The millennial generation is the largest in U.S. history, even bigger than baby boomers. For that reason, many of our new clients believe their brand should market to millennials.
Every client’s social media presence should be as unique as the products or services they provide. The answer to solving the millennial debate is knowing who you should reach.
“Some clients come to us wanting to appeal everyone, but I advise that their target audience should be much narrower,” said Allie Carrick, Smirk’s Managing Director. “Targeting the decision makers for your products or services impacts the bottom line.”
Your decision maker shouldn’t completely define your digital presence, but speaking their language will help you resonate. When speaking to older generations, avoid slang phrases (ex: FB/LB, respek, TD) and other passing trends (Pokémon GO, anyone?). Reduce your target audience down from generalizations to who they are, their decision-making process and what information is valuable to them.
If millennials are your decision makers, the perfect way to reach them — right from the source — is authenticity.
According to Forbes.com, millennials: value authenticity more than content, would rather buy a car and lease a house and read blogs before making purchases. This generation turns to their handheld devices to meet their needs. They value the convenience of asking a question via Facebook message to a brand’s page rather than making a call.
Millennials expect flexible technology and an easy customer experience as the norm. Brands must be able to maintain an active and authentic presence online to retain the millennial.
As a business owner, you may want more millennials to shop at your personalized paper store, but does this generation of shoppers see the value in your paper? Smirk has helped so many brands answer this fundamental question and many more like it. Starting the conversation is the first step to building an effective social media presence for your brand.
470 million people have profiles on LinkedIn. LinkedIn was founded 15 years ago and has transformed as a company and platform through updates, CEO changes, Microsoft’s acquisition and transitioning from an all online website to an application.
Lennon Patton, Smirk’s director of sales, is an active LinkedIn user.
“As a digital marketer, I am excited about having a platform with a business focus that will be able to deliver better metrics. Some of the industries that Smirk creates strategies for are better served by the business focus that LinkedIn brings to the social media world,” said Patton. “Creating a better user experience should result in much better and more sophisticated ad delivery. This is a smart move by LinkedIn.”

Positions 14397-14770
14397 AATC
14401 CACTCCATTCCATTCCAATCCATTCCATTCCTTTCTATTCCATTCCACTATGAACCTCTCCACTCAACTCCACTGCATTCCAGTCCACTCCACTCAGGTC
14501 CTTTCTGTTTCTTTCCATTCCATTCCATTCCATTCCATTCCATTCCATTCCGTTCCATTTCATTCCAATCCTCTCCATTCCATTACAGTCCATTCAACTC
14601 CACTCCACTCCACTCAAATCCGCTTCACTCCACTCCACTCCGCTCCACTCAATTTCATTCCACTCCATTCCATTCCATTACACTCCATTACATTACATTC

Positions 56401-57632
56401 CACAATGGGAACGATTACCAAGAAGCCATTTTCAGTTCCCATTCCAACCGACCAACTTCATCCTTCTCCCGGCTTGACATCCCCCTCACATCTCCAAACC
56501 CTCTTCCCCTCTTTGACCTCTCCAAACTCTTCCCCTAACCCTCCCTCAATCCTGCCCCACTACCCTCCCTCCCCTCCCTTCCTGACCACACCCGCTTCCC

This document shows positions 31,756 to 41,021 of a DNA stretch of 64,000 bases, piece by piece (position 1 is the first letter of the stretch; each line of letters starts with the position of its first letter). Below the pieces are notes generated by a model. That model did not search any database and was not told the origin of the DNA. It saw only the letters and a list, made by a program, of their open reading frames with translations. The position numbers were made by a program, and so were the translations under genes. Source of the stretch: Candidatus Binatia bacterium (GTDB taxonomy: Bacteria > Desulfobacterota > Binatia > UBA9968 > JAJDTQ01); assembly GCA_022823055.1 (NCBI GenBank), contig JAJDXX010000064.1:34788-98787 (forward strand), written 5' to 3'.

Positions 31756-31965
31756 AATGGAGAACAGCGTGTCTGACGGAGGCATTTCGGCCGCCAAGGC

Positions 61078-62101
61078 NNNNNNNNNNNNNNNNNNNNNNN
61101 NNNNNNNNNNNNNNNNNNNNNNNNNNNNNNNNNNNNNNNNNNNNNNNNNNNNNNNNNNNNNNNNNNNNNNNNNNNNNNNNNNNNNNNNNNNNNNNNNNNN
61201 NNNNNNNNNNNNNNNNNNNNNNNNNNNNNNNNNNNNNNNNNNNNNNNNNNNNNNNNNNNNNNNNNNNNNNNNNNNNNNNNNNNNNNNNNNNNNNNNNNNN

LinkedIn introduced a new update for the desktop version of their site today. It will be more accessible with a straightforward layout. The features you know and love won’t change, but LinkedIn is adding some new user-friendly components to simplify their experience.
One of the more exciting new features is pop-up messaging boxes. Chatbots have been introduced, almost like a wingman, they will help you break the ice with whomever you are private messaging. When you receive a message, on Facebook for example, the message sender and the message will show at the bottom of your screen and you can respond straight from the messaging box.
In addition to the new private messaging and design layout, LinkedIn updated their search bar and navigation. You’re now able to search by people, jobs, companies, groups and schools. Also, the platform’s navigation was reduced to seven areas: Home (Your Feed), Messaging, Jobs, Notifications, Me (your old profile page), My Network, and Search.
Smirk had early access to the redesigned company page and we’re excited for the new, more accessible LinkedIn. The first image below is a preview of the updated LinkedIn company page, and the second image is the old company pages.
Hey friends, Smirk New Media is hunting for another person on our team. This time, we’d like to find a specialist in digital and social media ads – Facebook, Instagram, Twitter, LinkedIn, etc.
Below is a job description. Hit us up if you can do it:
Digital Advertising Strategist
LOCATION: Oklahoma City, Oklahoma
TIME REQUIREMENT: PT 20 Hours/Week or FT 40 Hours / Week
Smirk New Media is in search of someone with a particular set of skills.
Based on a swelling demand for digital advertising services, Smirk New Media is looking to add a campaign-running, audience-targeting, innovative ninja* to join our team in Oklahoma City. (*-You don’t have to be an actual ninja)
Our digital ad strategist is a problem-solver for our clients in the complex area of digital advertising on all social media platforms. They work on a range of projects, promoting and protecting our client’s online success with informed strategy.
Working with our senior staff, a digital ad strategist will collaborate on ad campaign strategies and will be responsible for day-to-day execution of those campaigns, focusing on how best to use client ad dollars, how to A/B test social media ads, deliver measurable results to clients and how to find the right target audiences for their messages. Bottom line: You need to know how to target a 63-year-old grandmas in Western Oklahoma who loves country music and Mountain Dew and get them to answer a call to action.